From the green towers of the world’s largest casino rising up from the Connecticut farmland to the smash-hit television program Who Wants to Be a Millionaire, a culture that promotes and glorifies gambling is all around us.
But until recently, little has been done to investigate gambling addiction, a significant health problem that may be as prevalent as some other major psychiatric illnesses such as schizophrenia, according to Marc N. Potenza, Ph.D. ’93, M.D. ’94, an assistant professor of psychiatry and director of the Problem Gambling Clinic at Yale.
Research suggests a rise in the rate of pathological gambling during the explosive growth of legalized gambling in the United States, which began with state lottery systems in the 1960s, proliferated with riverboat gambling and casinos on Native American reservations two decades later, and now continues to expand with Internet gambling and video poker.
While historically viewed simply as a sin or vice, pathological gambling has symptoms similar to those of drug addiction, said Potenza, who is using brain imaging and drug trials to better understand its causes and to develop more effective treatments.
“The gambling industry is huge,” he said. The $51 billion generated from casinos, lotteries and horse race betting exceeds the revenues of the movie, theme park and music industries combined. One estimate pegs the societal cost of problem gambling—including legal fees for divorces and incarceration, as well as health bills—at $5 billion a year. Potenza believes the price could run far higher.
While it is estimated that 86 percent of adults have gambled at some point in their lives, fewer than 10 percent develop a problem and fewer than 3 percent of those become pathological gamblers, he said. Still, many compulsive gamblers report devastating troubles—their lives torn apart by bankruptcy, divorce and criminal activity. About a fifth of pathological gamblers attempt suicide.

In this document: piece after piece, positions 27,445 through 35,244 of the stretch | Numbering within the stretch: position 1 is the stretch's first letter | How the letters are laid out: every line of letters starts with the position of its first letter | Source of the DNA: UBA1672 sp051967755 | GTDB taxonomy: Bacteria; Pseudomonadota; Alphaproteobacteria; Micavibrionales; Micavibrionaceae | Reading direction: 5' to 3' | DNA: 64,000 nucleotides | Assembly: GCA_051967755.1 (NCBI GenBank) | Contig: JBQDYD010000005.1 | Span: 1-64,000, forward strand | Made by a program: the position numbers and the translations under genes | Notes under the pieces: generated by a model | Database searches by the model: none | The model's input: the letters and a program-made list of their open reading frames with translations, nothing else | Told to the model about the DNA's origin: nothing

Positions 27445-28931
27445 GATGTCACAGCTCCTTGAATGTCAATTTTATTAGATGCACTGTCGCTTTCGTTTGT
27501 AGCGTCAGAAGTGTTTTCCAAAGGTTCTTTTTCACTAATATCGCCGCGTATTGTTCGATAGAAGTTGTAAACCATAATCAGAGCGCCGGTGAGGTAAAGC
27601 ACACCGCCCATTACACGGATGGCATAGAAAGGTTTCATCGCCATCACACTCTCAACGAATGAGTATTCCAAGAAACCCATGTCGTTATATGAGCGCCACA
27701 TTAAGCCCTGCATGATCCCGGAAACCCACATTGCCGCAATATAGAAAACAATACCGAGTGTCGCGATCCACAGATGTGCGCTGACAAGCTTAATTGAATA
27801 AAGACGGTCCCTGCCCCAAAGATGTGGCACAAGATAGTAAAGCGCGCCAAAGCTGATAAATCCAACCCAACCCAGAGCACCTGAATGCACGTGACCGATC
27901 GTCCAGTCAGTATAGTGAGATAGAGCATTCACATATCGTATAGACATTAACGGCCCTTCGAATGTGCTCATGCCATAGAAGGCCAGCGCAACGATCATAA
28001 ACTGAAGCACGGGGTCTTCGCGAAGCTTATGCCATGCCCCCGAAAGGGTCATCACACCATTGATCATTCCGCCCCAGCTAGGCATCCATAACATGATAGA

Problem and pathological gamblers, though, have had few treatment options available. For example, about 85 percent of callers to the Connecticut Council on Problem Gambling’s hotline reported never having received any prior help for a gambling problem. Potenza is working to change that.
The Problem Gambling Clinic, a collaboration between Yale’s Department of Psychiatry and the Connecticut Mental Heath Center, is one of only four sites in the U.S. to participate in the first multicenter trial of a drug to treat compulsive gambling. Initial data from the trial evaluating the effects of paroxetine (Paxil) are encouraging, said Potenza. He is also using functional magnetic resonance imaging to monitor the brain activity of both gamblers and healthy subjects who have viewed videotaped cues intended to spark the urge to gamble. Only in the pathological gamblers did viewing the cues lead to lower activity in the anterior cingulate cortex, a brain region which has been repeatedly implicated in previous studies of drug craving and mood states. While further study is needed, the neuroimaging study may help identify a possible intervention point for patients with the addiction.